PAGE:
CliqueClack Flicks

American Reunion – Save your money and skip this reunion

American Reunion - Theater Review
Release Date: 04/06/2012 - MPAA Rating: R
Clacker Rating: 2 Clacks

The gang is back 10 ... ish years later for their 10 ... ish-th high school reunion. And like many high school reunions, the movie is awkward, unpleasant and kind of sad.

A little backstory — I like the first two American Pie movies for what they are. I actually wrote an article a few months ago where I explored how the first two movies in the series had underlining feminist viewpoints on sex. Essentially, while the four main characters had very close-minded and cliche viewpoints on women and sex at the beginning of the first movie, their actual experiences were completely different. In fact, all four women were either confident in themselves as women or were treated as an equal by their partner … or both. The second movie is similar in that our protagonist Jim still equates manhood with having lots of sex with lots of partners. It’s only when he bonds with his future wife Michelle (who is confident in her own sexuality, by the way) that he realizes his masculinity is not tied to thoughtless sexual conquests and using women as prizes. There’s more to my theory, but the main point is that while it was a sex comedy about a teenager who practices sex on a pie, American Pie and its first sequel both explore what our culture teaches young men about sex. Those two movies are smarter than many people give them credit for.

Now, American Wedding … was just pretty lame. There isn’t really any more lessons for the main four to learn about relationships (Chris Klein’s character isn’t even in the movie), so the main character growth goes to Stifler, the chauvinistic sort-of friend of the group. I guess he learns to be a better person in the movie, but American Wedding just seemed unnecessary. So, when I heard there was going to be a 4th film, I wasn’t particularly enthused. And now that I’ve seen it … it’s the worst of the four.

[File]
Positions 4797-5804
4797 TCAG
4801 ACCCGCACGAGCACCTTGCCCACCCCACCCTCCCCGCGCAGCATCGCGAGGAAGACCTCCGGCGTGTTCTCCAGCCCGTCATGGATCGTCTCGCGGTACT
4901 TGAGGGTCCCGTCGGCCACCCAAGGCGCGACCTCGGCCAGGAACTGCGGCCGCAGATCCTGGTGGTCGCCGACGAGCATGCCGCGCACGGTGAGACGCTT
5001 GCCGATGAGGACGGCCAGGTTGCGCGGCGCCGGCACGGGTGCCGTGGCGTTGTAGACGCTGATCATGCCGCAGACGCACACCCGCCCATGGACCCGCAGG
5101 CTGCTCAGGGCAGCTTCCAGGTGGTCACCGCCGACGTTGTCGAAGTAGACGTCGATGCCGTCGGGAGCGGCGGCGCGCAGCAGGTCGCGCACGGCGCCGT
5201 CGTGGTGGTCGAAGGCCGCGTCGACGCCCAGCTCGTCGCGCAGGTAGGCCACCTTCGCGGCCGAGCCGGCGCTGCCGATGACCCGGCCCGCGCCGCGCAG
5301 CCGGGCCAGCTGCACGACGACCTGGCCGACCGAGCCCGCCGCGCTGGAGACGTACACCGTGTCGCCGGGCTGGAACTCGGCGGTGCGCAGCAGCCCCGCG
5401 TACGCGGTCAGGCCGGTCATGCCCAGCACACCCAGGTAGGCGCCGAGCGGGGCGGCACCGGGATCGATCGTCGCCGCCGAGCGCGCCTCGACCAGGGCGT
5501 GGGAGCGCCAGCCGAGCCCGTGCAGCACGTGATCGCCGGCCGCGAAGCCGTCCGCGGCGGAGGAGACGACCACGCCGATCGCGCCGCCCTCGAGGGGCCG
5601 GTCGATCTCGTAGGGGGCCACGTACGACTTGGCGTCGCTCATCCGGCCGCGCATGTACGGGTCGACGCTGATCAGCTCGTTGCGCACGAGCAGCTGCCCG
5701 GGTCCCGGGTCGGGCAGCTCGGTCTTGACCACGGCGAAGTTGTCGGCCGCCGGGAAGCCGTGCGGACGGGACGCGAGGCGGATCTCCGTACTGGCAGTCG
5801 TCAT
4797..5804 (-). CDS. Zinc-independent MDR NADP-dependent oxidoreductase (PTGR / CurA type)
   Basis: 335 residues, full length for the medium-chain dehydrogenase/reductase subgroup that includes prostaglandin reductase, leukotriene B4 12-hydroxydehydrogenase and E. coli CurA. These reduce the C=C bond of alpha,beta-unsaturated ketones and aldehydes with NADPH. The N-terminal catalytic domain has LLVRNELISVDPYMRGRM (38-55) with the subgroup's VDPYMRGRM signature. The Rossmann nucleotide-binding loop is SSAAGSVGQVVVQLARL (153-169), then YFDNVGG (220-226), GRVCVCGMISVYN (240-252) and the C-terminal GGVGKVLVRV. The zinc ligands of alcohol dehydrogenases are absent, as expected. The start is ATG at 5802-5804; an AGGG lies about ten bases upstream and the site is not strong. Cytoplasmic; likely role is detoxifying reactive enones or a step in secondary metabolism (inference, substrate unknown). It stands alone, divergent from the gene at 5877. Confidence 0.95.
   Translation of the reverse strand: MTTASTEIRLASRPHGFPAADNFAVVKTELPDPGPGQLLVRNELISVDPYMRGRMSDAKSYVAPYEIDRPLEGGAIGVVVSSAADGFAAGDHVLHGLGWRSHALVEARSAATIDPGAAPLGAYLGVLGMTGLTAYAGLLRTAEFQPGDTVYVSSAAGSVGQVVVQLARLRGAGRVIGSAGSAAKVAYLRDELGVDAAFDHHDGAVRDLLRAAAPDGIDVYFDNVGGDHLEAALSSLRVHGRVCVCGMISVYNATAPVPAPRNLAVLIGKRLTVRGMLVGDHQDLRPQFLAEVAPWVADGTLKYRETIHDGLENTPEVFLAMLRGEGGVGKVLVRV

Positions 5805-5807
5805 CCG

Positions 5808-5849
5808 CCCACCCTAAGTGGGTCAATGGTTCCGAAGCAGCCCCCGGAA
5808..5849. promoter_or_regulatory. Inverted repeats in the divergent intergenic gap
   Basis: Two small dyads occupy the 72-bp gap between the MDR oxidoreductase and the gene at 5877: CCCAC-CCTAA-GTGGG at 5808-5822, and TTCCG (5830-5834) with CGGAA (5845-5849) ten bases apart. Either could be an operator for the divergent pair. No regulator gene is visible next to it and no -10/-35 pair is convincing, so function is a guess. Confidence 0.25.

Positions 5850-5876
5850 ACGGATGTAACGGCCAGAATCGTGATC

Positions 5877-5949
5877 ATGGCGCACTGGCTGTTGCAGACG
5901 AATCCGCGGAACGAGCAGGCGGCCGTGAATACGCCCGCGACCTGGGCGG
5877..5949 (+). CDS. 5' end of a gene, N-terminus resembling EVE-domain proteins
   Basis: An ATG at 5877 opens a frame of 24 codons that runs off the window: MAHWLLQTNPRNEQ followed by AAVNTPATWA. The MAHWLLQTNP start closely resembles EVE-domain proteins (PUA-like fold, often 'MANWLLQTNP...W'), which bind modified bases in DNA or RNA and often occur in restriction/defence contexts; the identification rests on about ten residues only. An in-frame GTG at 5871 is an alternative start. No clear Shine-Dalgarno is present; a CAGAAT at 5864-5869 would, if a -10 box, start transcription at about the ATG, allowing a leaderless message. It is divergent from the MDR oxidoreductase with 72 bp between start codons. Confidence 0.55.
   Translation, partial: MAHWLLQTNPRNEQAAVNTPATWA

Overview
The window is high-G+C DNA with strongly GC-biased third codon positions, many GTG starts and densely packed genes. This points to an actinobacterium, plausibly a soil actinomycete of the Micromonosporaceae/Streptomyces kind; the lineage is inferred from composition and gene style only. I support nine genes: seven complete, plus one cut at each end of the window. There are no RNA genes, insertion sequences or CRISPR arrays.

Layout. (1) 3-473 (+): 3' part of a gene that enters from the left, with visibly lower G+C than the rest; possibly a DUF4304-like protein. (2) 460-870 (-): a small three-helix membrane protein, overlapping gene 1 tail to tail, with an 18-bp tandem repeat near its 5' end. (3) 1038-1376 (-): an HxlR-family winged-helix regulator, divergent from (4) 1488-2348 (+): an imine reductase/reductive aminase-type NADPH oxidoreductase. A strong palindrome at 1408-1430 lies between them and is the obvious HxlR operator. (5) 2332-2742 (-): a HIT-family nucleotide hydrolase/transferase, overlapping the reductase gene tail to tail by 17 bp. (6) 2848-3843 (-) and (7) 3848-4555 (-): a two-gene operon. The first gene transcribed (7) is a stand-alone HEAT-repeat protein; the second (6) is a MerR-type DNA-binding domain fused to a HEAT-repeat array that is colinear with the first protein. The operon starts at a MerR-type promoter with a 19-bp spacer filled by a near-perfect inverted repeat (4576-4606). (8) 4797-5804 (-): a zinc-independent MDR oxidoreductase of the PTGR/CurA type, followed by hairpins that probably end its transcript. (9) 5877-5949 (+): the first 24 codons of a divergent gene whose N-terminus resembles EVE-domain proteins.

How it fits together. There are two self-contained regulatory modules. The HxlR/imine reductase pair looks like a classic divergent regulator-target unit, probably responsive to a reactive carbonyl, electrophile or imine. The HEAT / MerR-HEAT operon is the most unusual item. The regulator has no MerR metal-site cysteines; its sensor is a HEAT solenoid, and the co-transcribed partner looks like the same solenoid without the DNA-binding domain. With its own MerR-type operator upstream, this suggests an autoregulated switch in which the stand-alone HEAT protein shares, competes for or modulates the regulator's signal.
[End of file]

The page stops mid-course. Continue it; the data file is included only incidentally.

If you can’t tell from the title, American Reunion is about the characters coming back for their 10 year high school reunion … which should have been in 2009. They try to lampshade this 3 year delay, but that’s a pretty big stretch. Either way, the plotpoints are completely predictable. Chris Klein‘s Oz is an LA big shot with a hot girlfriend, but he starts to remember his feelings for Mena Suvari‘s Heather. Thomas Ian Nicholas‘ Kevin is mocked by his friends for being domesticated by his wife (he watches the Real Housewives with her, that wuss!), so the main running gag with him is that he’s emasculated. And Finch wants a girlfriend. These are all pretty run-of-the-mill plot-lines teetering on boring.

What’s supposed to be the big focus is Jim and Michelle (Jason Biggs and Alyson Hannigan) losing the spark in their sex life thanks to becoming parents. This would have been fine on its own — and something that I think a lot of the franchise’s long-time fans could relate to as adults — but the writers just had to add a stupid twist to it. Enter Jim’s sexy barely legal neighbor (who they make sure to mention is celebrating her 18th birthday, hint hint). She’s had a crush on Jim for forever and wants him to take her virginity … despite the fact that he’s married and he keeps telling her adamantly no. This whole subplot is cringe-worthy and ultimately unnecessary since we know Jim and Michelle are going to work everything out.

There were far too many scenes that were awkward for the sake of laughs but managed to just not be funny. For example, Jim wakes up in the kitchen after partying with the guys and discovers he is completely naked from the waist down. Michelle and her friend come in while he’s on the other side of the kitchen island and tease him for obviously drinking too much, not realizing that he doesn’t have pants on. Now, the logical thing to do is to just cop to the embarrassing situation and ask them to turn around so you can leave the room. But no, he tries to pretend he’s not naked and ends up exposing himself anyway. I knew exactly where they were going with the joke and it wasn’t funny. And then later we meet a suburban housewife who has a crush on Oz (who’s a sportscaster that went on a DWTS-eque dance competition) and starts grind dancing on him the moment her husband leaves the room … no one acts like that! Awkward situations like this aren’t funny if they’re this forced, and this many similar scenes in the same movie is lazy writing.